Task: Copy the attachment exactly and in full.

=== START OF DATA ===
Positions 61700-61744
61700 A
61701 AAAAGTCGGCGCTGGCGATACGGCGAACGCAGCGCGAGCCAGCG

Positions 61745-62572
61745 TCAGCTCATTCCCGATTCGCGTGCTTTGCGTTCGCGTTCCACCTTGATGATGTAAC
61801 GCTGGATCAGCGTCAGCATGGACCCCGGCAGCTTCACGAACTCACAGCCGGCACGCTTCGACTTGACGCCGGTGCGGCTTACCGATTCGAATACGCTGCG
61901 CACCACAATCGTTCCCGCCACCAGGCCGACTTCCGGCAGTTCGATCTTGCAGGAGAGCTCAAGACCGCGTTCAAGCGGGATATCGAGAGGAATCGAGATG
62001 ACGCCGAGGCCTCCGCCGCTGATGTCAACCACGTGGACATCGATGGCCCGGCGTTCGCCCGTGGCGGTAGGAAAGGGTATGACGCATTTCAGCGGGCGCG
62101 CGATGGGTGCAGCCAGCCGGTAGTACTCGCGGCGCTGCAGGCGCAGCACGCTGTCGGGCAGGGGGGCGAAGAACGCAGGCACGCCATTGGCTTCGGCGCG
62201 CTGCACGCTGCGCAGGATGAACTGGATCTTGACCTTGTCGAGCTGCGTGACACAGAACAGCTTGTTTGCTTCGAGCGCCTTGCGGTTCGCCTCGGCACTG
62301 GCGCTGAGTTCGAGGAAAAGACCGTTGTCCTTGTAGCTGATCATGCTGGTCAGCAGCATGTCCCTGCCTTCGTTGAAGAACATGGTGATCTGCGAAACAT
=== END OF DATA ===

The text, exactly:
Positions 61700-61744
61700 A
61701 AAAAGTCGGCGCTGGCGATACGGCGAACGCAGCGCGAGCCAGCG

Positions 61745-62572
61745 TCAGCTCATTCCCGATTCGCGTGCTTTGCGTTCGCGTTCCACCTTGATGATGTAAC
61801 GCTGGATCAGCGTCAGCATGGACCCCGGCAGCTTCACGAACTCACAGCCGGCACGCTTCGACTTGACGCCGGTGCGGCTTACCGATTCGAATACGCTGCG
61901 CACCACAATCGTTCCCGCCACCAGGCCGACTTCCGGCAGTTCGATCTTGCAGGAGAGCTCAAGACCGCGTTCAAGCGGGATATCGAGAGGAATCGAGATG
62001 ACGCCGAGGCCTCCGCCGCTGATGTCAACCACGTGGACATCGATGGCCCGGCGTTCGCCCGTGGCGGTAGGAAAGGGTATGACGCATTTCAGCGGGCGCG
62101 CGATGGGTGCAGCCAGCCGGTAGTACTCGCGGCGCTGCAGGCGCAGCACGCTGTCGGGCAGGGGGGCGAAGAACGCAGGCACGCCATTGGCTTCGGCGCG
62201 CTGCACGCTGCGCAGGATGAACTGGATCTTGACCTTGTCGAGCTGCGTGACACAGAACAGCTTGTTTGCTTCGAGCGCCTTGCGGTTCGCCTCGGCACTG
62301 GCGCTGAGTTCGAGGAAAAGACCGTTGTCCTTGTAGCTGATCATGCTGGTCAGCAGCATGTCCCTGCCTTCGTTGAAGAACATGGTGATCTGCGAAACAT